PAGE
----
Five Essential Components of Audiobook Recording Equipment

A recent survey from the Audio Publishers Association and InterQ found that audiobook revenue rose to $1.6 billion in 2021 — a 25% annual increase. This suggests that more people are tuning into audiobooks as a form of entertainment or enrichment. While audiobooks do provide a more convenient reading experience, they aren’t the easiest to produce. Audiobook narrators spend hours recording in a booth, with the goal of sounding vocally stable and consistent throughout the book.

Audiobook narrators also require multiple takes. As discussed in our post on “5 Essential Tips for Recording an Audiobook”, reading a 300-page novel out loud will take a lot of time and effort. Even professional voice actors make mistakes; you must pick back up from the start of the line or paragraph every time an error is made.

Needless to say, recording an audiobook narration is time-consuming and difficult. As much as possible, you should opt to visit a pro recording studio like ours to have your audiobook narrations done in a professional setting and for guaranteed optimal results. That doesn’t mean it’s totally impossible to try and record your audiobook yourself. Everyone has to start somewhere, after all.

If you’re still looking to try recording a high-quality audiobook yourself, this guide will help you with the five essential components of audiobook recording equipment:

Recording space

Before everything else, you must ensure a decent recording space. This can be a room in your house or at your office. A vital aspect of any recording space is to have it soundproofed so that your recording doesn’t feature unwanted background sounds and noises, such as cars passing by outside or a door opening or closing somewhere else in the building.

The New York Times guide to DIY soundproofing includes tips such as adding foam squares to windows to block out sound, as well as hanging heavy blankets on the wall to absorb vibrations. You can also look for specialized blankets made for sound absorption. Another tip for soundproofing your recording space is adding an extra layer of hardwood flooring if your house has a creaking problem. You can also wallpaper your recording room with a millimeter of cork product to help with soundproofing.


Most, if not all, high-quality audiobook recordings use professional microphones to capture the best sound. Shout4Music’s guide to the best recording mics highlights how most professional audiobook recordings require a consistent sound recording so that readers — or listeners — don’t get disoriented by changes in voice quality. This can be achieved using large-diaphragm condenser microphones.

Most large-diaphragm condenser mics, such as the sE Electronics sE2300, provide a crystal-clear sound that enhances vocal clarity. The sE2300 is a popular mic for home and professional recording studios, as it is deemed one of the best microphones for recording. Another go-to is the classic Neumann U87 — a large-diaphragm condenser that fits a broad range of general purposes, from studio to film and television. Most pro recording studios (like ours) use the U87 as it offers a balanced frequency response that highlights speech and vocals. Condenser microphones specialize in picking up delicate and detailed sounds, so they’re ideal for capturing nuances in an audiobook narration performance.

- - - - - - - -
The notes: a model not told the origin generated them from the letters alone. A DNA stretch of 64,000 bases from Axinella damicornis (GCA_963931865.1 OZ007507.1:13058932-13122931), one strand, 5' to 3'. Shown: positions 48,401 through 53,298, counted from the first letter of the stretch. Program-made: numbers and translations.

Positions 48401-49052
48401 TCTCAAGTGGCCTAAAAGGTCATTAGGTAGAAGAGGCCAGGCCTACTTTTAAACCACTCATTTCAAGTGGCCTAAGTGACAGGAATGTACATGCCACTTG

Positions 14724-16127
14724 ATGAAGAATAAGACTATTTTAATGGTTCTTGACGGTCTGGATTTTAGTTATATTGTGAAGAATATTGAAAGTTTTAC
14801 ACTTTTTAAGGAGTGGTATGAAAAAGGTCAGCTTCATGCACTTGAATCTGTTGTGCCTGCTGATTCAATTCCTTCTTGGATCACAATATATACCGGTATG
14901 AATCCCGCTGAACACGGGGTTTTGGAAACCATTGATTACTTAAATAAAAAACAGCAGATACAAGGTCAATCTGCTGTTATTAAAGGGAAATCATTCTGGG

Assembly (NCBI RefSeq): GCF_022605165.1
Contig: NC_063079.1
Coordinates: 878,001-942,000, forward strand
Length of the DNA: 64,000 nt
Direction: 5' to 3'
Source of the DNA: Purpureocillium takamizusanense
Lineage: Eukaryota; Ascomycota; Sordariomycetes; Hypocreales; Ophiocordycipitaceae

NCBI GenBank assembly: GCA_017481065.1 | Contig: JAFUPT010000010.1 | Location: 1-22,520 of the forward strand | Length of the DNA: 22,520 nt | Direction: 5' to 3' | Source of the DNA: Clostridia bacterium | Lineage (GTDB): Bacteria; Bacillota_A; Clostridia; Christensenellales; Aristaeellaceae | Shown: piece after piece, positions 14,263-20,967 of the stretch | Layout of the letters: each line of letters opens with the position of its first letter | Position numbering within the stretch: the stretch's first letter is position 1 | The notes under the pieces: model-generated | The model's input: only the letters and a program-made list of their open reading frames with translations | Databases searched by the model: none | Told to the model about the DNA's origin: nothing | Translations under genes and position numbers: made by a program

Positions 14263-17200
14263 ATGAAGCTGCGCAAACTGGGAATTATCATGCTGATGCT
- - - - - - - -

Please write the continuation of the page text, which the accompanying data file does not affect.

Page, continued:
You’ll also need a decent pair of headphones to monitor your recorded files and ensure no mistakes or unwanted noises are recorded. For this, you should look for headphones that feature sound isolation. Sound isolation lets you hear how an audio track actually sounds without any echoes that may have been picked up during the recording process.

Forbes’ feature on the Beyerdynamic DT 700 Pro X highlights how the headphones offer excellent sound isolation, making it an ideal pair for recording, as well as broadcasting and live-streaming. Aside from providing high-quality playback, the DT 700 Pro X also features velour ear pads that make them comfortable for long periods of use — such as recording an audiobook.

Digital audio workstation

Digital audio workstations (DAW) are computer software that let you record, edit, and produce audio files. If you’re recording your audiobook without an audiobook engineer, you’ll need a DAW to handle each process step, from recording and editing to finishing up your audiobook production.

Software such as Audacity, Twisted Wave, and Reaper are great for the sole purpose of audiobook recording and editing. Most DAWs will also allow plugins to help you edit and polish your audiobooks, such as de-noisers and enhancements that benefit your audiobook’s overall vocal clarity or sound quality.

Reading device

Lastly, a key component of your recording sessions is a digital reading device — not the printed paperback or hardcover book. This is because you don’t want to record page-flipping sounds. For seamless recording, a digital reader that uses your finger on a touchscreen will be much more silent.

Common reading devices include the Kindle or tablet devices such as the iPad. You can also use your computer or laptop as a reading device if you don’t use loud keyboards or mice to “flip” your pages. You can also use your smartphone to record your audiobook if you’re on a budget. Just be careful when reading from a much smaller screen so you don’t misread or make any mistakes mid-recording.

While DIY recording can be a fun and fulfilling project to embark on, working with a full-service recording studio can ensure your audiobook quality will be clear and crisp for your readers. At Live Oak Studio, our state-of-the-art equipment and professional engineers can produce satisfying results. Contact us today to learn more about how we can serve you.

By Terra Gareth